Most people don’t think about breathing; they just do it. But when you have a lung issue like COPD, emphysema, or asthma, breathing becomes difficult to the point where every time you inhale it’s a struggle. These breathing issues can affect your entire life, but they become especially problematic if you have recently found yourself with a drunk driving conviction and you need to blow into an ignition interlock.
An ignition interlock tests your blood alcohol concentration (BAC). All you have to do is blow into an ignition interlock with a steady stream of air and wait for a read out. If you haven’t been drinking, you’ll receive a pass and your vehicle will start. If you have been drinking, you may be sitting in the driveway for a while.
But there’s another reason why you may not be able to pass your ignition interlock test: if you have a lung condition and aren’t able to blow into the device to give it a proper breath sample, it might not work. How much breath your device requires varies by state, so you should find out from your provider exactly how much of a sample you’ll need to provide.
Depending on your state you can order an ignition interlock that requires less breath to use, but if you’d like to do that you’ll have to check with your Guardian Interlock provider, the DMV, or your lawyer to see if it’s possible in your location.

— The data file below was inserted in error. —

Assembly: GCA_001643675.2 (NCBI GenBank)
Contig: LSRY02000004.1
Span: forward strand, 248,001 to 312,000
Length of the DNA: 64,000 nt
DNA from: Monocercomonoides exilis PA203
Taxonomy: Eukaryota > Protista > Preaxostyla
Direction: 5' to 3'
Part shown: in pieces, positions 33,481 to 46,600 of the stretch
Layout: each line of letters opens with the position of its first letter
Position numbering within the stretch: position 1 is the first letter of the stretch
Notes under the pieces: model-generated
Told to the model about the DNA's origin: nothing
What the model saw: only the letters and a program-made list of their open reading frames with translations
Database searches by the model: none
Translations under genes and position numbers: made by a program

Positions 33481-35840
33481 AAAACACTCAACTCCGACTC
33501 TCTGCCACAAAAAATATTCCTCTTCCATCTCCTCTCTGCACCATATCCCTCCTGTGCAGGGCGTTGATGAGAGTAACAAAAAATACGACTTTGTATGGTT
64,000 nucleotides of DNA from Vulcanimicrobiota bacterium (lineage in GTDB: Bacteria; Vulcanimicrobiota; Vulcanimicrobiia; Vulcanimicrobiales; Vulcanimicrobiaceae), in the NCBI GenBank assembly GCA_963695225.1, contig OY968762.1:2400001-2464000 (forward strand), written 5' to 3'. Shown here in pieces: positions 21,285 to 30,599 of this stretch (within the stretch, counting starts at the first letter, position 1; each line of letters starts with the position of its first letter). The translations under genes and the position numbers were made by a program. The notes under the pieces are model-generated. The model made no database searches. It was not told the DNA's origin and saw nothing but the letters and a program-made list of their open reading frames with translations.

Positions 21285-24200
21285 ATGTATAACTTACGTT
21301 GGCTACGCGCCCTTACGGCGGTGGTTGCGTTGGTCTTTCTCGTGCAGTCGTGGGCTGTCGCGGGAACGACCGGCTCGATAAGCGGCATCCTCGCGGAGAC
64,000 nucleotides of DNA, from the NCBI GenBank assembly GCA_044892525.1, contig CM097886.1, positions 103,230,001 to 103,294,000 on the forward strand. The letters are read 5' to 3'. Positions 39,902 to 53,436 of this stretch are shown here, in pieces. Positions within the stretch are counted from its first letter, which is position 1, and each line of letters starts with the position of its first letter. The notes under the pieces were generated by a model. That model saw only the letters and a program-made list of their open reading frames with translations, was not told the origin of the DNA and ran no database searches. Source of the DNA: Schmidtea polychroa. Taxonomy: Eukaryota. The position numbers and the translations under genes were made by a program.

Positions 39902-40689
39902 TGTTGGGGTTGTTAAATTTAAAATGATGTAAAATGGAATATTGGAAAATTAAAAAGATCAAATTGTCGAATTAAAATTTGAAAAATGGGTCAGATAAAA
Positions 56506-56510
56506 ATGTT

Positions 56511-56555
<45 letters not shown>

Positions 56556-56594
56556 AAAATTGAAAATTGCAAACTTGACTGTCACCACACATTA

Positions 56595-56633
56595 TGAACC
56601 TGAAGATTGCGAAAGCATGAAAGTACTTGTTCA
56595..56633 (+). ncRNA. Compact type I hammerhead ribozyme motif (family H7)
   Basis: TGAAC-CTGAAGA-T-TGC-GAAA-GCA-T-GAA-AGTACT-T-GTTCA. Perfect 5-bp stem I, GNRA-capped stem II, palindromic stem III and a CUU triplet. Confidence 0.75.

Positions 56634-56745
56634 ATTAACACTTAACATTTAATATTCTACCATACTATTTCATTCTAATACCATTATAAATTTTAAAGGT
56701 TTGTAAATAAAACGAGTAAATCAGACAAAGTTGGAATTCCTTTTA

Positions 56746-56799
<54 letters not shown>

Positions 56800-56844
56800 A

Keep in mind that if you’re suffering from COPD, asthma, and other breathing issues and you’re using inhalers, they could affect the outcome of your ignition interlock test. Your inhaler may contain chemicals like ethanol, and if you blow into your ignition interlock right after using your inhaler, you may receive a fail on your test.
It’s not easy to use an ignition interlock if you have a breathing condition, but it is possible. If you continue to have trouble, be sure to consult the proper offices or your lawyer to see if there’s a solution that will work for you.